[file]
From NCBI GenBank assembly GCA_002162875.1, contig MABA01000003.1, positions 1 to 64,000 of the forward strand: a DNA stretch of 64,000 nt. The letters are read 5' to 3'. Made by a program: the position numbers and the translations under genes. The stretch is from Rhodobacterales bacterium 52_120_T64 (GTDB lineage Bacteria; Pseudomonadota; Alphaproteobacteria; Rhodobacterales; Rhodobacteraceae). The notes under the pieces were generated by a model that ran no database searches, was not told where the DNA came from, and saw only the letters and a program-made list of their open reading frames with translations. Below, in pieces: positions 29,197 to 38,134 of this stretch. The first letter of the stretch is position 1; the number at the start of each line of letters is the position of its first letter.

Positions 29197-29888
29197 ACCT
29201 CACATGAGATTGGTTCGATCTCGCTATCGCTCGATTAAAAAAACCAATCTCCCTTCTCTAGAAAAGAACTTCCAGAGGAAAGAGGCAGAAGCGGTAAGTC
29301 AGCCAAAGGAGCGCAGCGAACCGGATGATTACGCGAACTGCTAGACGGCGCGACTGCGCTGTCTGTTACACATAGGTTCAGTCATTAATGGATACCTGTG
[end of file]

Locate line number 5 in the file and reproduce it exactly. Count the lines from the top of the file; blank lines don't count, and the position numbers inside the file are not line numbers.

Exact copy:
29301 AGCCAAAGGAGCGCAGCGAACCGGATGATTACGCGAACTGCTAGACGGCGCGACTGCGCTGTCTGTTACACATAGGTTCAGTCATTAATGGATACCTGTG